For most of known history, all over the globe, human civilizations held great reverence to the skies above them. In the nighttime, when the sun set, they found comfort in the dark by looking at the vibrant collection of constellations above them and formed their mythology around what they saw. The stories they saw play out above them helped determine the seasons and if warmer weather was on the way. The stars became essential as we took to navigating the high seas to explore new worlds and routes from one land to the next.
It is almost baffling to consider the constellations we see today are the same shapes and stars our ancient ancestors viewed a millennia ago.
Today, we have television for our stories and GPS to ensure we don’t get lost while trying to get to the grocery store. Yet, the stars are still high above us. If you are lucky enough to live beyond the influence of the light pollution in the city, looking up at the night sky still provides a sense of wonder: the darker the night, the more brilliant and plentiful the stars and constellations.
In a way, it can leave you speechless. Fortunately for you, we have drawn up some talking points about some of the constellations for you to share with your friends and families the next time you set out on an overnight adventure.
Keep in mind: not all constellations are visible at all times of the year. Constellations move across the night sky as our planet rotates through the abyss. Of course, do remember there is a whole different collection of constellations to appreciate if you live south of the equator.
The mighty hunter of the night sky, Orion is visible most of the year and is immediately recognizable by the three bright, prominent stars that make up Orion’s Belt. The myth behind Orion being the finest hunter in all of the Grecian myths, he was slain by Hera, the wife of Zeus, and placed into the sky as a consolation for his death.
Depending on the stories you read, the Ursa Major/Minor are the two bears of the night sky or the Big and Little Dippers. Both constellations are patterned similarly, with four stars creating the scoop and an additional four to five stars forming the handle of the dipper/ladle and/or the backbone of the bears.
According to myth, Ursa Major is Callisto, banished to the night sky for breaking a vow of chastity she made to Artemis. After cutting the vow, Callisto chose to live as a bear and wander the night sky, always eluding the nearby hunter (Orion, anyone?).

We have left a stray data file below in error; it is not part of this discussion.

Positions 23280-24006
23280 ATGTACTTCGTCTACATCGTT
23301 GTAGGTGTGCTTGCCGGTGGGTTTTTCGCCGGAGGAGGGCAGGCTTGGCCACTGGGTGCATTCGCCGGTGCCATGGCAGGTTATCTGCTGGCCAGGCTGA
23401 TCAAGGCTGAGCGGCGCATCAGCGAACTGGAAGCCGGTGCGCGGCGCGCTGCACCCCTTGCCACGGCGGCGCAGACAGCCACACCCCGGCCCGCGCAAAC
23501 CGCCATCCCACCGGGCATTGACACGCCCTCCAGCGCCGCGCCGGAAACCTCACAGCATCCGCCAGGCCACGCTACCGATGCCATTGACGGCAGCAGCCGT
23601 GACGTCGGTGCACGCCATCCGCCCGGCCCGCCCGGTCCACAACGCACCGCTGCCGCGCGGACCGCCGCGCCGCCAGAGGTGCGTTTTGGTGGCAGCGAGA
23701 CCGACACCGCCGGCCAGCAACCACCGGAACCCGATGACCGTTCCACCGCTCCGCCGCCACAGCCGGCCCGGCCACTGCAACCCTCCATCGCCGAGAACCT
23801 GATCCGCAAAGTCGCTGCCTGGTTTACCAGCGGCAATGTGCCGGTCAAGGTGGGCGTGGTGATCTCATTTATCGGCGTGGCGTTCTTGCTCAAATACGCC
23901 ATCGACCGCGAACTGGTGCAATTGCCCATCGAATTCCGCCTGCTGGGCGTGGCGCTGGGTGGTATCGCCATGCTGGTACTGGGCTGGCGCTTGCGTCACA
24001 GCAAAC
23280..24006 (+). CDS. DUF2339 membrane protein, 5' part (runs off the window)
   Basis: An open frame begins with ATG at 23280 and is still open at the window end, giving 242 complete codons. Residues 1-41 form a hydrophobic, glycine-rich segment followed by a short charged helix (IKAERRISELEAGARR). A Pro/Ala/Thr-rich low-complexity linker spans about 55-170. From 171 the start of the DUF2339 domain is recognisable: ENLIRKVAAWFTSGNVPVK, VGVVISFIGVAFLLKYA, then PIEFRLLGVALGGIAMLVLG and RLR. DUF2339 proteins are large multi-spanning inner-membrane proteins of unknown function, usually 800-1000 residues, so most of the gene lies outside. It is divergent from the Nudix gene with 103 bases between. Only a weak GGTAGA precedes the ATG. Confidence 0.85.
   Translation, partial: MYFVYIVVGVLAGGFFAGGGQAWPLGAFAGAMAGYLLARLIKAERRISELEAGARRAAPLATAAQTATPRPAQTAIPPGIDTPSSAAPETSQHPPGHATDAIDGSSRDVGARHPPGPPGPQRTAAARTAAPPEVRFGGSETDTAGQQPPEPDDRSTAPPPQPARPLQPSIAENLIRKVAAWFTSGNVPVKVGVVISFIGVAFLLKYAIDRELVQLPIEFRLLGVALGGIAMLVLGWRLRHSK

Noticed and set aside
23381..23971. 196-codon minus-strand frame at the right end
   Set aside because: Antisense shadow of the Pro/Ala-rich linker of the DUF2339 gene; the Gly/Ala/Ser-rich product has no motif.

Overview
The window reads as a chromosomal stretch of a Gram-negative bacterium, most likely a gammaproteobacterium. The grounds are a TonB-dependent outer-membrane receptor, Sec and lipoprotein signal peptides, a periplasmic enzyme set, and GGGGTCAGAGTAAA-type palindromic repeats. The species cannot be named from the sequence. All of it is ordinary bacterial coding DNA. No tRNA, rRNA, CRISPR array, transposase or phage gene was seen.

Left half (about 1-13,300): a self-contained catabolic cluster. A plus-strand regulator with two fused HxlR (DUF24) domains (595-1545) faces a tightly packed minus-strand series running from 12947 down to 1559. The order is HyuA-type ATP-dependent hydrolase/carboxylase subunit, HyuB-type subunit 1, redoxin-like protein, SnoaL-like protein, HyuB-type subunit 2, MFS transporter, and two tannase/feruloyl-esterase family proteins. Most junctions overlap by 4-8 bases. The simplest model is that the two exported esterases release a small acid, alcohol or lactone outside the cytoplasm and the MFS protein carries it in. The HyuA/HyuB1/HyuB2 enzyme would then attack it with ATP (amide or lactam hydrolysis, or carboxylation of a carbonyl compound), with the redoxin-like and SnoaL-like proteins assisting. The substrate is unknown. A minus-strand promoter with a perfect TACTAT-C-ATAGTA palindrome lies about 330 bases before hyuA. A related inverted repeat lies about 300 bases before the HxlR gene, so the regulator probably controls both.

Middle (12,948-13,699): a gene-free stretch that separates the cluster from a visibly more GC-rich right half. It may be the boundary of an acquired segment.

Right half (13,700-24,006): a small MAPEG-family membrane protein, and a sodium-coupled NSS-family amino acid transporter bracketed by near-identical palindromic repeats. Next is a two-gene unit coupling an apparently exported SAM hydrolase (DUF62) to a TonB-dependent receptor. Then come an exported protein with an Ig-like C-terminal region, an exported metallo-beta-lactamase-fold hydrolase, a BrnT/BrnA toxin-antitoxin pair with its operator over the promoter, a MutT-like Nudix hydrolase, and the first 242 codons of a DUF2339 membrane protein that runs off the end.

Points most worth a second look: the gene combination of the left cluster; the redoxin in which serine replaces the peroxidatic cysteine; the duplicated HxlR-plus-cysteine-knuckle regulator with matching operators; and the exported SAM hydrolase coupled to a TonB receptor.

In the northern sky, you will find the constellation of Cassiopeia, commonly visible with the naked eye not too long after sunset. While the legend has it that Cassiopeia was a bit of a narcissist and thought quite a bit of her beauty, the constellation name for her is five simple stars in a zig-zag pattern. Yet, she was cast into the stars after upsetting Neptune for claiming she was more beautiful than any of his daughters.
To no surprise, Draco—named for a dragon—is one of the largest constellations in the night sky. Meant to represent Ladon, the dragon tasked with guarding the gates of the garden Hesperides, Draco is a collection of twenty stars that sprawl across the sky immediately overhead in most North American stargazing sites.
Feeling lost? Look for Cygnus. This bright collection of stars fashioned after a swan is shaped like a cross in the northern sky, giving it another name: The Northern Cross. The constellation has been so prominent in the sky for so long, just about every ancient civilization has a specific story for the formation. Swans have always been considered stoic and beautiful and were believed to be the form gods took when they came to interface with mortals.
It should be noted: the Northern Cross is not always directionally north. If you’re looking for the North Star (Polaris), it is better to look toward the end of the Ursa Minor for it.
The grand bull and another trusty stalwart of the night sky, Taurus is one of the many zodiac constellations worth checking out. You’re likely to find this in the Northern sky during winter months (bundle up!) and is one of the oldest constellations on record, as the Greeks used the constellation to mark where the Sun was during the Spring Equinox. The Greeks did not, however, use it as a means to set their clocks forward an hour.
Looking up and still not entirely sure what you are looking for?
There are a great many constellations above you depending on the source material you reference. Not every star belongs to a constellation, and not everything you’re looking at is a star! Sometimes it’s a planet, other times it’s a plane. It’s worth downloading the Sky Map app on your phone, which gives you a night-friendly, real-time map on your phone that will help you determine exactly what splendor is above you.